howard monk the end festival

Howard Monk, The End Festival

'There are small-looking "indie" events popping up all over, which are anything but "indie" or run by small companies,' The End Festival founder Howard Monk on DIY in live music...

Anita Awbi
  • By Anita Awbi
  • 16 Nov 2017
  • min read
Howard Monk's innovative DIY festival The End returns to various venues around London today (Thursday), bringing a slew of ace acts from the UK, Europe, America and even China.

Spread across nine venues over nine days, the shindig showcases the best underground and established talent in indie, folk and post-rock, injecting love and passion back into the independent live scene.

This year’s newly expanded festival includes McAlmont and Butler, The Magic Numbers, David Thomas Broughton, RM Hubbert, Black Peaches, HAWK, and Howard’s own band Billy Mahonie, with many shows selling out well in advance.

Eight years ago, Howard started The End as a two-venue event in Crouch End, where he used to live. But over time, it’s got bigger and better, and now Howard is setting his sights on other parts of the UK to stage some offshoots.

We caught up with the live music all-rounder, who also teaches event management at BIMM and runs stages at Wilderness Festival and Bestival, to get his take on running a DIY festival in 2017…

How did The End get going?

I think it started when one time my monthly night at the King's Head in Crouch End had more bands than would fit into one venue, so I did two venues. Then I did more and more, and we made a Camden Crawl type thing in Crouch End's cafes, bars, pubs, shops and so on.

How has it developed since then?

Well it got quite big and chaotic in Crouch End and it was very difficult to break even when bringing in PA and light equipment into spaces. I took a year off last year and this time decided to move it into decent independent venues all over town. Plus I no longer live in or near Crouch End.

What are the main challenges you face as an independent festival?

It's tough to get good acts - even when acts are small they might well be in bed with agent and/or promoter so it's not easy to break into that. And there are many small-looking ‘indie’ events popping up all over, that are anything but ‘indie’ or run by ‘small’ companies. I'm not complaining but it is a challenge like any other. Having enough time and in particular now, with what is essentially a series of concerts, keeping it feeling like a festival is going to be a challenge.

How about the challenges facing independent venue circuit – do you have any fresh insight from your perspective?

Venues close and venues open. I like the work that's being done to shine a light on shitty reasons why some have to shut down. But it's important to keep a positive light on venues and small shows too.

I want people to come to the shows not with an altruistic charitable feeling but rather one of excitement of going to something brilliant (and it is all brilliant). I don't think it's particularly good marketing to make it look like going to a show is a charitable act. Supporting new artists is fun and brilliant in itself. You needn't think of yourself as a great philanthropist.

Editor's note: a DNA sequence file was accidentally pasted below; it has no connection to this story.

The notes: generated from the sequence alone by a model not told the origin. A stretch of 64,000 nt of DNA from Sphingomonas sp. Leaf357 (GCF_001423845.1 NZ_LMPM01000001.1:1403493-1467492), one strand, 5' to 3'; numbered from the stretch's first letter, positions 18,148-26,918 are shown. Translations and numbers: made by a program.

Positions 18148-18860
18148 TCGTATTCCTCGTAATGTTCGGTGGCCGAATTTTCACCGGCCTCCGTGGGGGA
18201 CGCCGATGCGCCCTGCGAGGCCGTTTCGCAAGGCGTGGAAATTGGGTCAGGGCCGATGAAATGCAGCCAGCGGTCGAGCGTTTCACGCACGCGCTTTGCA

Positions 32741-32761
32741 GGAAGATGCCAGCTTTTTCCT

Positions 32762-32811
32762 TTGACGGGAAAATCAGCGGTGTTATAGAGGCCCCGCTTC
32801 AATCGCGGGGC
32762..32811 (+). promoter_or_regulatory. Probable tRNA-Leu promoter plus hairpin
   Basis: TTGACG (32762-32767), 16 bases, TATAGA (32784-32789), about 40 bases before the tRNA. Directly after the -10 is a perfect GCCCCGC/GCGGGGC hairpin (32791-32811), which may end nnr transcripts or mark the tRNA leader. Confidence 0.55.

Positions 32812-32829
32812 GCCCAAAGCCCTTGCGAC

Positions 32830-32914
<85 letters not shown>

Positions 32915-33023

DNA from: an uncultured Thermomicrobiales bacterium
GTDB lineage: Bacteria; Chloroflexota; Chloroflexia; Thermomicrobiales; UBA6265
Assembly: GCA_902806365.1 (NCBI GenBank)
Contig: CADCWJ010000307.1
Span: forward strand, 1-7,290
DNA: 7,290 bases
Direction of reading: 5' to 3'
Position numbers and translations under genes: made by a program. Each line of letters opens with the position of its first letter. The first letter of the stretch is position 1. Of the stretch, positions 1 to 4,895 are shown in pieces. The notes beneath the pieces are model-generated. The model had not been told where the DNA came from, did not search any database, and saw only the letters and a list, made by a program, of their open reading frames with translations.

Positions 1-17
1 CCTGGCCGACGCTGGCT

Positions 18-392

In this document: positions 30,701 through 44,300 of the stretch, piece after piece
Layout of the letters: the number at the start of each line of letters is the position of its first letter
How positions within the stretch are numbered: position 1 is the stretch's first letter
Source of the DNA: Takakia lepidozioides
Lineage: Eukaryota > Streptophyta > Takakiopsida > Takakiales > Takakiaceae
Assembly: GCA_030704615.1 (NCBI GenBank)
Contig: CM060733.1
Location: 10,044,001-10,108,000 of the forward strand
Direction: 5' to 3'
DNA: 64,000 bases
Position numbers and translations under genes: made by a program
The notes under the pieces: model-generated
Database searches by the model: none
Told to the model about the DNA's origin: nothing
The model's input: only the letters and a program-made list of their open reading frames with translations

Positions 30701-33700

What’s your view on the safe spaces movement?

I like that people want to make efforts to make spaces safe for everyone. It's crucial. I also teach event management and have raised the issue of the Swedish all-female music festival for debate and there are still some pretty ill-informed and defensive folks around, both male and female.

It's a dangerous world (not just in music venues) and I get why people are put out by these movements. But they're usually blokes who refuse to see things in spite of looking right at them.

I'm confident I'm using venues who look out for people and create as safe a space as it is possible to but of course we all need to help generally by not being idiots.

What about the issue of male-dominated line-ups? What are the root causes, do you think?

Blokes doing the booking. Ninty-five percent of my students are female so I'd hope we'll see more lasses booking large events in the future.

I think sometimes it is hard due to the genre, but you just have to work harder. That said, I'm doing a post-rock all-dayer as part of The End this year - it's a genre my own band belongs to, and man oh man it's a white male thing! I have tried to find some female post-rockers and really there were issues about availability so it's a bit unbalanced.

Which acts are you most excited to catch at this year’s festival?

David Thomas Broughton is playing his first shows in a while. He's doing three, and two have already sold out. Maria Kelly, Sean Christopher, HAWK and of course the finale with McAlmont and Butler! I have to be fair and say I'm excited about all the acts and it's actually true. Re:Tros are a synth trio from China who are opening for Depeche Mode the night before our show at the Manchester Arena!

The End takes place from 16 to 24 November across various London venues. For more info and tickets, see

Read our new interview with David Thomas Broughton.